No falling back this year? Senators propose staying on daylight saving time amid COVID-19 pandemic

WASHINGTON -- If Florida's senators get their way, the United States could completely forego falling back an hour in November and springing forward again in March.

Citing impacts of the coronavirus pandemic, Republican Sens. Marco Rubio and Rick Scott on Wednesday proposed legislation that, if passed, would skip the upcoming time change and keep the country on daylight saving time through November 2021.

The bill would not permanently keep the country on daylight saving time but would suspend clock-changing for one year. The legislators said it would "provide one year of stability for families who are already dealing with enough change with virtual learning, work from home, and other disruptions the COVID-19 pandemic has placed into our daily lives."

At present, daylight saving time ends at 2 a.m. local time on Nov. 1, 2020, and begins again at 2 a.m. on Sunday, March 14, 2021.



Rubio's office said he will invoke a rule that would bypass committee in an attempt to get the legislation on the Senate floor more quickly. It's not immediately clear how widespread support for the measure is across both houses of Congress.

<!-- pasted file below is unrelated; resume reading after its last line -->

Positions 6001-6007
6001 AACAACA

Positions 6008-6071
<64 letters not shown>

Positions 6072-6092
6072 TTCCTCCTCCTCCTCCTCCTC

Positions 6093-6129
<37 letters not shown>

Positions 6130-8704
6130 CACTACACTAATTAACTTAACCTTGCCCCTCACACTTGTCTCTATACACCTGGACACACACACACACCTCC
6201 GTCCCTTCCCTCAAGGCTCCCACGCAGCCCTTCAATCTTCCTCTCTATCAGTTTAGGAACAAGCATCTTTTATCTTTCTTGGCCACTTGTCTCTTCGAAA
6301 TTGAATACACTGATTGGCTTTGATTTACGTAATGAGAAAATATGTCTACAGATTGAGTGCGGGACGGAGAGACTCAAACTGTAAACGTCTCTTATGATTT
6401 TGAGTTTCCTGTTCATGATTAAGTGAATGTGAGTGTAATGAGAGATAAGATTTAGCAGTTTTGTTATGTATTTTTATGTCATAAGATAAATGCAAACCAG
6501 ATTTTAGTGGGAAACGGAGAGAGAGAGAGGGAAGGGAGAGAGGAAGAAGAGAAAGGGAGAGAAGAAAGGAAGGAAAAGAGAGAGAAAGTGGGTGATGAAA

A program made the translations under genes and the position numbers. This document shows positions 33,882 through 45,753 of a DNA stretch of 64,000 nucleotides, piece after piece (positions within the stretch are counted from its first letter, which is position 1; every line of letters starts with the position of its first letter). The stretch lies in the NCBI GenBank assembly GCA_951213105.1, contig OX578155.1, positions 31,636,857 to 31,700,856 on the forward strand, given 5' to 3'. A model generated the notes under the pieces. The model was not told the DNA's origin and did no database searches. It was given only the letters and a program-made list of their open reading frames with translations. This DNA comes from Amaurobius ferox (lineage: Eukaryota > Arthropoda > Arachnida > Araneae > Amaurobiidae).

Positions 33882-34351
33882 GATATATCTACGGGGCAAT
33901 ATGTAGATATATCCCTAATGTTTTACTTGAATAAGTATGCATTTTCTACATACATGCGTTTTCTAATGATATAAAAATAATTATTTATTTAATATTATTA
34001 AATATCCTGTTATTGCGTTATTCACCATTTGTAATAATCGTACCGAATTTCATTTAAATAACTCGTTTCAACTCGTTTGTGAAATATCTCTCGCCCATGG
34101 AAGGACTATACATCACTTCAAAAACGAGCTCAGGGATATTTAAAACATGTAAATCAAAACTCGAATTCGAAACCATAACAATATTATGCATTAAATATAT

The United States Department of Transportation, which oversees the country's standardized time zones, says on its website that the daylight saving process saves energy, prevents traffic injuries and reduces crime. In a news release, Rubio and Scott countered that suspending daylight saving time would accomplish those same goals as well as improving physical fitness, reducing childhood obesity and benefitting the agricultural economy.

SEE ALSO: Things you might not know about daylight saving time
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Check out these fast facts about daylight saving time.



The legislation from Rubio and Scott is the latest in a string of attempts around the country to ditch daylight saving time for good. Both California and Florida have moved to do away with the time change in recent years, with California voters approving a ballot measure in 2018 that would keep the Golden State on daylight saving time permanently. State legislators in Florida also recently agreed to keep the state on daylight saving time year-round, citing a boon to the winter tourist season, but are still awaiting further action at the federal level.

The issue has also come up recently in Texas, Kansas, Oklahoma, Oregon, Washington and several New England states, according to an accounting from National Geographic.

The Uniform Time Act of 1966 standardized time zones and daylight saving practices around the United States, but it allowed individual states to pass laws exempting themselves. Hawaii and much of Arizona do not observe daylight saving time, nor do American Samoa, Guam, the Minor Outlying Islands, the Northern Mariana Islands, Puerto Rico and the U.S. Virgin Islands. Click here to read more about places that do not observe daylight saving.
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